Tugboat Goes from Trash to Treasure
The owner and crew of the Nels J., formerly the Ares, will tell the story of how they got the tug from a scrap yard in Texas to the Duluth harbor
Ares pulled into the Duluth harbor on Oct. 27, a successful finish to a journey that included filling the boat with 60,000 gallons of water to get it under a bridge in Illinois, a misunderstanding at a slip in South Chicago, unpredictable weather conditions and four days in Michigan with bad lake conditions. Ares has had a name change to Nels J. and will be put to work in the spring.
It was the stuff adventure stories are made of: a touch of Huckleberry Finn meets the Great Lakes, “Gilligan’s Island” and some Popeye thrown in for good measure.
In late October, a local crew was part of a 16-day mission to bring a retired tugboat named Ares from a scrap yard in Texas to Lemont, Ill., to Duluth. The journey included grubby toilets, ingenuity, a little luck, high seas and an encounter that nearly ended in fisticuffs. Now, the tug — which has been renamed Nels J. and will begin its career as an icebreaker in the spring — can be seen to the east when you cruise over the Blatnik Bridge into Superior.
Mike Ojard, the boat’s owner, and Paul von Goertz, who was part of the crew (his official title is vermin exterminator/gopher/historian) will tell their story, “Racing the Witch of November II,” next week in Knife River.
“When you’re at this age, what it is is an adventure. It’s kind of like the ‘Bucket List,’ ” said Ojard, who owns Heritage Marine, a tugboat company that works western Lake Superior.
Ojard had been looking for a second tugboat when he heard about Ares, which had seen both Hurricane Ike and Katrina. It is a 103-foot, 1,950-horsepower boat with a 16-cylinder diesel engine that once supplied oil rigs in the Gulf of Mexico. It had no anchor, so they rudely crafted one from metal held together with cables. The living conditions inside the boat included a kitchen, bunk space and two toilets — a setup closer to camping than a luxury cruise ship. Not to mention the cockroaches.
The boat was taken to New Orleans, where it became part of a barge tow, and was dropped off in Lemont, Ill., about 30 miles south of Chicago. A revolving crew of four to nine local men — most of them in their early 60s — boarded the boat to bring it home. They were a collection of Ojard’s friends and family from Knife River, with skills ranging from electronics to navigation to engine specialists.
Sinking the Boat (on purpose), and Fisticuffs
The crew’s first obstacle was getting the boat to clear a railroad bridge near where they were docked in Lemont. They filled the ballast tanks, and when they were still about 4 feet too high, they vacuumed out the fuel tanks and filled those with water, too. Eventually the boat was filled with 60,000 gallons of water and, with the assistance of a push tug, they were able to pass under the bridge — with 6 inches to spare.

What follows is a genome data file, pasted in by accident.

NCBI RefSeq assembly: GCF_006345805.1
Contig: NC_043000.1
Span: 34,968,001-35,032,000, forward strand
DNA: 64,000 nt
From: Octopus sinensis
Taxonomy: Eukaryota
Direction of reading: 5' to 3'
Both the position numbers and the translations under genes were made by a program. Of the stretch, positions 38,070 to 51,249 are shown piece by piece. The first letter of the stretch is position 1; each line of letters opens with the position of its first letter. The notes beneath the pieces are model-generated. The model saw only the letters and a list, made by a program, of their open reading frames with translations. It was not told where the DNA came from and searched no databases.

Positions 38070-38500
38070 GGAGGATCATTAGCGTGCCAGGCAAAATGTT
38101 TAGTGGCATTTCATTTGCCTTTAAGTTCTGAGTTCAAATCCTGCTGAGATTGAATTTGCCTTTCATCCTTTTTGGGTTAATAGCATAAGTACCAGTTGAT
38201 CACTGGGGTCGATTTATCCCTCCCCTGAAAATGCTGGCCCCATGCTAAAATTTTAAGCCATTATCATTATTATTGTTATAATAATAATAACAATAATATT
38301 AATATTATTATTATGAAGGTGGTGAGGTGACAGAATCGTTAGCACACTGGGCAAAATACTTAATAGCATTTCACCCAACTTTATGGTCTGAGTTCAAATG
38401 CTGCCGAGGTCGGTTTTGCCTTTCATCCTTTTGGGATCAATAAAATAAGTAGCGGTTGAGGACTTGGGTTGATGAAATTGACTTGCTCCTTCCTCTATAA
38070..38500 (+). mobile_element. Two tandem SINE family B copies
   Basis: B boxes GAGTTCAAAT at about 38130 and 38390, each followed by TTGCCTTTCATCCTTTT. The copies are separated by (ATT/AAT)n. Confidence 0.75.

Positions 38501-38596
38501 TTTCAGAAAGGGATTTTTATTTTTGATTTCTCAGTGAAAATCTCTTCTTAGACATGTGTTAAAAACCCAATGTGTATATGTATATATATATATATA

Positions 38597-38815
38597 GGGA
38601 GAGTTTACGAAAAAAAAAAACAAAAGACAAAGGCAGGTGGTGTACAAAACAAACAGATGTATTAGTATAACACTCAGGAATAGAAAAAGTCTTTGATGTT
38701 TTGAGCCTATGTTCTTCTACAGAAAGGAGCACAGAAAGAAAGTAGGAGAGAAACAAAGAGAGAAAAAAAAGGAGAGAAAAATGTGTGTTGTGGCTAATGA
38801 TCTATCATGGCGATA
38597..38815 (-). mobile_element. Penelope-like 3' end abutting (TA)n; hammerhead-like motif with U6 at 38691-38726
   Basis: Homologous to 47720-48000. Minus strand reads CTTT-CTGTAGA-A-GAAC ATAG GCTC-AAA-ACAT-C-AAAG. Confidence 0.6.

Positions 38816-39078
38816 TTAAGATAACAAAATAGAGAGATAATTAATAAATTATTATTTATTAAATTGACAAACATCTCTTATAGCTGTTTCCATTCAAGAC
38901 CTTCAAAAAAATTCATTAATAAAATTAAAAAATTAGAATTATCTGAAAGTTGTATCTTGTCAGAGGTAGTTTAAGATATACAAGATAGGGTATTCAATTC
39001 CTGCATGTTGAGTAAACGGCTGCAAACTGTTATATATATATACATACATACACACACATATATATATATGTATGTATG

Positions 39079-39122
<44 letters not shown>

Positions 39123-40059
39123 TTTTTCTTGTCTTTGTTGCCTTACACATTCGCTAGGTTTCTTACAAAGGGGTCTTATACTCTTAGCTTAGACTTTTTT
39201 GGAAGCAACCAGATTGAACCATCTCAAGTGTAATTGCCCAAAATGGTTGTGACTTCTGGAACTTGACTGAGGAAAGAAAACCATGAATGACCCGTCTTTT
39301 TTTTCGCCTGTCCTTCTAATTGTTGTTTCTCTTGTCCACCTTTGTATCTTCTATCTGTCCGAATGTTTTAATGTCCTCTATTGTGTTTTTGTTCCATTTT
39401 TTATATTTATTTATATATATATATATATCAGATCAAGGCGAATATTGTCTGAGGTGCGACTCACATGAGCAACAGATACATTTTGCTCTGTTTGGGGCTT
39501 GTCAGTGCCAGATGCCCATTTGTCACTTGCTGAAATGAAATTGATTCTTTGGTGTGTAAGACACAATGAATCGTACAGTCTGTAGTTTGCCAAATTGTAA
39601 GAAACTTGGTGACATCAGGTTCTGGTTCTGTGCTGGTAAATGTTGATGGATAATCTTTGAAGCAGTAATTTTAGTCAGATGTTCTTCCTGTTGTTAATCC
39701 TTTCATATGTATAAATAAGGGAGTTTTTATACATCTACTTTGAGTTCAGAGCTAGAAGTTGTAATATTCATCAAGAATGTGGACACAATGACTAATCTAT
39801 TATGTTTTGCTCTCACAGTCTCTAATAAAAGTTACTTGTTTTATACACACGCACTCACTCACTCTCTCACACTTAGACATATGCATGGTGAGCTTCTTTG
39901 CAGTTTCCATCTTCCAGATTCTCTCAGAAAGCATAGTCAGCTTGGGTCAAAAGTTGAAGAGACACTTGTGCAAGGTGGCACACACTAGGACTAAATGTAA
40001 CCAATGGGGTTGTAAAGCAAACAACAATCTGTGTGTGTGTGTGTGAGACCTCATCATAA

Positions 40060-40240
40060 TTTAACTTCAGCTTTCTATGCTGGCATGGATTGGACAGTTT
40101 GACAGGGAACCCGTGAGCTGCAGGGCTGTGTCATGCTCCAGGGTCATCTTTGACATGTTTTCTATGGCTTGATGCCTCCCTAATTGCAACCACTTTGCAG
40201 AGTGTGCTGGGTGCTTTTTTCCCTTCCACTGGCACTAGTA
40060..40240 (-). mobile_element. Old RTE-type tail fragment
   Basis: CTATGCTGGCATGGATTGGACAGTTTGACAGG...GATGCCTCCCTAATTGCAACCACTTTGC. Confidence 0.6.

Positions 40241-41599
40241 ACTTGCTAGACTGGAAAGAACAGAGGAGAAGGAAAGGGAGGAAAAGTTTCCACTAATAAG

“It looked like a swamped canoe,” von Goertz said. “If you couldn’t get it under the bridge, you’d have to settle for being in the tugboat business in Lemont.”
From there, they traveled about six blocks and pulled into a slip on South Chicago. The boat needed to be emptied of water and refueled (this was done in an environmentally safe way, von Goertz said), cleaned up and cleaned out, and a mast was attached to the top of the pilot house.
Unfortunately, they had pulled into the wrong side of the slip, attracting a Spanish-speaking security guard who gave the men some guff. He kept asking what the crew was doing, von Goertz said, and finally threatened to call the police, giving them an hour to leave.
“This guy starts hollering and screaming and jumping up and down and threatening us with bodily harm,” Ojard said. “We had no idea where we were supposed to be. The push boat pushed us into the wrong spot.”
The crew used a small boat to row the ship’s mooring lines to the other side of the slip, and they used a pickup truck to tow the boat to the other side. At the slip, the crew made friends with another group that fortuitously had a crane and a crane operator, and so they were able to weld the 800-pound steel mast onto the boat. They got the engine running, took it for a test run on the Calumet River, made a few adjustments. After four days, the Ares crew set out on Lake Michigan.
“Seeing [South Chicago] in your rear-view mirrors is one of the most welcome sights you’ll see,” Ojard said.
There was an overnight stop in Milwaukee, and then they were off again. A tail wind shifted to a head wind, and waves sprayed the front windshield. The windshield wipers, by the way, were broken. And instead of a steering wheel, the boat was manipulated with a joystick.
They chugged along at a top speed of 13 mph, under the Mackinac Bridge, on Lake Huron for 40 miles, and a left on the St. Mary’s River. Weather forecasts stalled the trip in Michigan for a few days. Ares pulled in behind the Duluth Entertainment Convention Center on Oct. 28, and the crew members met with friends and family.
Ojard’s other tug, named Edward H. after his father, who was also in this business, managed the early season work through this past week. Nels J. will be added to the fleet in the spring.
There are no plans to make another similar journey. In fact, von Goertz said the story of picking up Edward H. is more harrowing than this one. That tug couldn’t even go in reverse.
“I don’t know if we will want to do this again for a while,” von Goertz said.
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